Recently, someone asked me about why we spend money on making cool books and postcards for our people in order to disseminate information. Why not print black and white on regular paper and save some money?” she asked. Fair enough. She has a great heart and it is a legit question when you are trying to save money.

We do spend some extra here and there on special things. Not a lot. But, yes we could save money on paper if we wanted. But the answer to my friends question lies in the way she posed the question and her understanding of what our printed material is designed to do. Her perception is Paper + Print = Information. Our goal is a more complicated equation along the lines of Paper + Print + Art + Information + Design + Intention + Mission x Months and Years / Taste and Commitment to Quality = Relate-ability, Familiarity, Consistency, Belonging, Ownership and Sense of Worth.

The latest issue of Fast Company has a great article on “Masters of Design” and features the insightful rhetoric of Yves Behar—CEO of fuseproject. Pick it up today and read it.

“Despite the rhetoric now in vogue across the corporate landscape, that kind of full-throttle engagement in which design plays a role in everything the customer sees and feels exists in only a handful of companies, Apple, Target, Proctor & Gamble, and Nike among them. Behar himself estimates that only about 1% of American companies really dig in on design, and that the rest ‘will be left in the dust by companies that do. Over time, they will fail to connect to consumers in a relevant way and become obsolete.’”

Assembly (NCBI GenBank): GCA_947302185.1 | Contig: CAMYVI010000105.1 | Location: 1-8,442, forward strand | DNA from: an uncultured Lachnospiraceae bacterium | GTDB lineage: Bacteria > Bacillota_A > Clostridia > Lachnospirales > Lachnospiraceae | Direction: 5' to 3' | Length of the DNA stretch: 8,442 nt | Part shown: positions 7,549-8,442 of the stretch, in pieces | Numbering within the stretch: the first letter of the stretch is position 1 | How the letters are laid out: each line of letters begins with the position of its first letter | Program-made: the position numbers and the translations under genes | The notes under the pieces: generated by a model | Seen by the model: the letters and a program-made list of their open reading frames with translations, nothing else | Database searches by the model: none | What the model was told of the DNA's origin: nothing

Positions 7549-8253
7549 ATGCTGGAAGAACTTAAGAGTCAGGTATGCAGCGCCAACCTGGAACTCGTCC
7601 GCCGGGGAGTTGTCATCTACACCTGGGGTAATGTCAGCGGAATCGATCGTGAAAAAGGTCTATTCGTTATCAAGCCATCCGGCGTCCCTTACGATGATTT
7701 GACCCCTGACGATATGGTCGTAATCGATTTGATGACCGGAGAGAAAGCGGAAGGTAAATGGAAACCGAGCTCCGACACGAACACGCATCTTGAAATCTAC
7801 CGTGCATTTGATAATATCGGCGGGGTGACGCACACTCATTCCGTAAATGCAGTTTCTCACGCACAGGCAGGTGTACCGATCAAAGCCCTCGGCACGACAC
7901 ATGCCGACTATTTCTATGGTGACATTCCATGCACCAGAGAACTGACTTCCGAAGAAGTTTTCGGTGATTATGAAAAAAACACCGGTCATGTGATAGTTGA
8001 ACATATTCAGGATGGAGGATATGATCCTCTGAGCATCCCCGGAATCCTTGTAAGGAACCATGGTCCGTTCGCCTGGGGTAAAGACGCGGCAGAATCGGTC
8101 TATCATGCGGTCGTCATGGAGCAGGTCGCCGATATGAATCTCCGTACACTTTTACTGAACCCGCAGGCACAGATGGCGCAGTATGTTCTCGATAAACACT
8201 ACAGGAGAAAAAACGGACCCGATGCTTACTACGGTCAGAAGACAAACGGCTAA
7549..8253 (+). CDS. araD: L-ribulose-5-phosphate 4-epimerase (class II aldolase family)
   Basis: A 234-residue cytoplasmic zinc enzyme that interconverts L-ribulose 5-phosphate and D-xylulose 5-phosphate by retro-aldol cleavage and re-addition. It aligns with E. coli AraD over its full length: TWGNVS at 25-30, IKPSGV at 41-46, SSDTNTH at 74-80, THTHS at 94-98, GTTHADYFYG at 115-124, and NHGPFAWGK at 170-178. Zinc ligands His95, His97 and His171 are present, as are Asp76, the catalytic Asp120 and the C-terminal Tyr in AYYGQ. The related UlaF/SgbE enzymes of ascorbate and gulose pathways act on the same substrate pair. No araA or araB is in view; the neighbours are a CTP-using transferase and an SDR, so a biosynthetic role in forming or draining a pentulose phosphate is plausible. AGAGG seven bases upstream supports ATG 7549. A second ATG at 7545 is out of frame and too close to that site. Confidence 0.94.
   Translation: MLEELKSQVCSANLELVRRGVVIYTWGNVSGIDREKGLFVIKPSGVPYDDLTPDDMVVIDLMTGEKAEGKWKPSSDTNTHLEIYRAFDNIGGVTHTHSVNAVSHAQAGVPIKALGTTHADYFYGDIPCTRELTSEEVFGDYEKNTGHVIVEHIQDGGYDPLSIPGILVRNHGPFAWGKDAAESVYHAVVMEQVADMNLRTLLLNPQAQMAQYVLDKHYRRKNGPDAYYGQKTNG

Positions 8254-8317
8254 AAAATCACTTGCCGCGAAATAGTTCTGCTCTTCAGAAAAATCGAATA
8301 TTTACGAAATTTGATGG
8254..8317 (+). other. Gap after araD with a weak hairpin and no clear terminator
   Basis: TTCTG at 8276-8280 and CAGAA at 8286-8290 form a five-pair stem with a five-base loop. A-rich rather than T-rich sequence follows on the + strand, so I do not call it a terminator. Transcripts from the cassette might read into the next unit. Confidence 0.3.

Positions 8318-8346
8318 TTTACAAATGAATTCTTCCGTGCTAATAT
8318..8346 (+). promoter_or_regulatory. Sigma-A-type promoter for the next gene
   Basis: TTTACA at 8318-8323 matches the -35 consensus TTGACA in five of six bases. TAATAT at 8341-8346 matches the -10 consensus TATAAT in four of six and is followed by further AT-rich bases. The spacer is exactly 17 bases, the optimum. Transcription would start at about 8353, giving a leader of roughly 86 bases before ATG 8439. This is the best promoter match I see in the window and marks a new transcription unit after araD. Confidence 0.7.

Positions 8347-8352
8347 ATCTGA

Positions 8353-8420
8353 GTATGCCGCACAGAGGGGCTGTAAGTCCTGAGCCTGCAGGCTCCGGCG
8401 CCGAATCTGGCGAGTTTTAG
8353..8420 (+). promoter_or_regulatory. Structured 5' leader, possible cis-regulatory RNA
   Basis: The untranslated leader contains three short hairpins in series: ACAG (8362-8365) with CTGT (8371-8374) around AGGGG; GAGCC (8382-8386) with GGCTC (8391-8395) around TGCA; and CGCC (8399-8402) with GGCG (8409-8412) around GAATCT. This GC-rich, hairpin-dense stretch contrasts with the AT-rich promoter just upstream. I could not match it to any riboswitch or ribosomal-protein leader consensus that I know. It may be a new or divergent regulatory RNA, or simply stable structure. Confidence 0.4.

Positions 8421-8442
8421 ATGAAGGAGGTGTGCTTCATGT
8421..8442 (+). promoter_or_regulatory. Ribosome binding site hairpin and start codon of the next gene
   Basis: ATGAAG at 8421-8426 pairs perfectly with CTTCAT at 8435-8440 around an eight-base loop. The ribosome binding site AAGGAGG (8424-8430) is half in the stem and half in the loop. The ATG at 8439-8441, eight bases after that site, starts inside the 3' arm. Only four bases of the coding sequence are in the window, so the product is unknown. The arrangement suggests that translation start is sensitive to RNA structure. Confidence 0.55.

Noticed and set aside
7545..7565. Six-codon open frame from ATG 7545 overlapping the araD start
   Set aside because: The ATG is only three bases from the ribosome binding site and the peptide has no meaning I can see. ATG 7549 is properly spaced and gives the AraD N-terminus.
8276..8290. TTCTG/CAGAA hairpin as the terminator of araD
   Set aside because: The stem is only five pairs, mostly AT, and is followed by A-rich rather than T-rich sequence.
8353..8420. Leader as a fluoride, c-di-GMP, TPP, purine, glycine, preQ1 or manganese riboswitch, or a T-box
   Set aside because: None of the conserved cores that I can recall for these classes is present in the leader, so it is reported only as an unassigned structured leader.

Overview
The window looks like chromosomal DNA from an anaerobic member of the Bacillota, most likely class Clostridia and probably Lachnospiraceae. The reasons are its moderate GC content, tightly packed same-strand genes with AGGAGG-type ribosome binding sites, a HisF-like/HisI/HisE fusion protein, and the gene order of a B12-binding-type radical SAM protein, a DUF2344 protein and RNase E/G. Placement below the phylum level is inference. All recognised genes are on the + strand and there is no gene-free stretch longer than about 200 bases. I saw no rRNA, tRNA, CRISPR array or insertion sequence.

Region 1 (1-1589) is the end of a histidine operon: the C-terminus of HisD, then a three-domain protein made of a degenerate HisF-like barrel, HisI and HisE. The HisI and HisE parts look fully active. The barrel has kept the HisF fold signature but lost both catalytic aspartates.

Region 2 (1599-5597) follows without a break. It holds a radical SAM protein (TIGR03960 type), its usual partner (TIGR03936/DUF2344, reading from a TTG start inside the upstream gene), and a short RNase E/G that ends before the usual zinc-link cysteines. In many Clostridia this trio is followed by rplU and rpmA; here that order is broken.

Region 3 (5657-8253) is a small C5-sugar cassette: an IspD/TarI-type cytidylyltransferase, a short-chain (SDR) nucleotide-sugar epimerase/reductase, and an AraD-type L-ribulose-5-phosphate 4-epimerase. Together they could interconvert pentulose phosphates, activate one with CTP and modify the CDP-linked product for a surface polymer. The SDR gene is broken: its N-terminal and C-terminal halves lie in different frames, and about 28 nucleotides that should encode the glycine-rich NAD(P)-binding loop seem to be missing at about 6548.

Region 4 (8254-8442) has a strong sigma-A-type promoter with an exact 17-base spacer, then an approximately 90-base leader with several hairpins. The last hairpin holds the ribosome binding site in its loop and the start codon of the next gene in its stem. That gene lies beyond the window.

I was resisting this often used metaphor but . . . Apple rather than Microsoft.

(By the way, read “The Apple Way” by Jeffrey L. Cruikshank)

As much as we would like to believe the church is all about the “people” and not the “stuff”—if we are honest with ourselves, people choose a place to worship based on likes and preferences as well as relationship and mission. We could cut back in a few little areas like cool paper—more than we already have—but after a point we start to look different, feel different, and well . . .

If you take the frugality argument to its logical conclusion and cut back EVERYWHERE we possibly can . . . we could end up being very boring, no fun, non-relevant, and ultimately have the life sucked out of us. A place with no life and energy in its people is also a place where no one wants to attend or give to. And, we will ultimately cut our own throats.

Then, we will be forced to call a denomination and ask for money and change our name and start singing 500 year old songs and meet in a cafeteria and put up a sign in front yard that says, “this church is prayer conditioned” and pass out bulletins with clip art and have potlucks. I am only halfway joking.

In case you misread me and think I am talking about spending money to be cool that couldn’t be further from the truth. Our latest aesthetic cost us . . . $0. And, it looks like a million bucks. A commitment to resourcefulness, recycling, low cost, AND design are important to us.

This is a special piece of real estate with a special group of people with a special heart for the community and a special look and feel that is home—with a special look and smell—a boutique—a place unlike anything Jackson has ever seen. We want to protect that.

1 comments:

Rich Kirkpatrick said...

Love it! Love it!

Except you lost me at Radio Head verses Maroon 5.;-)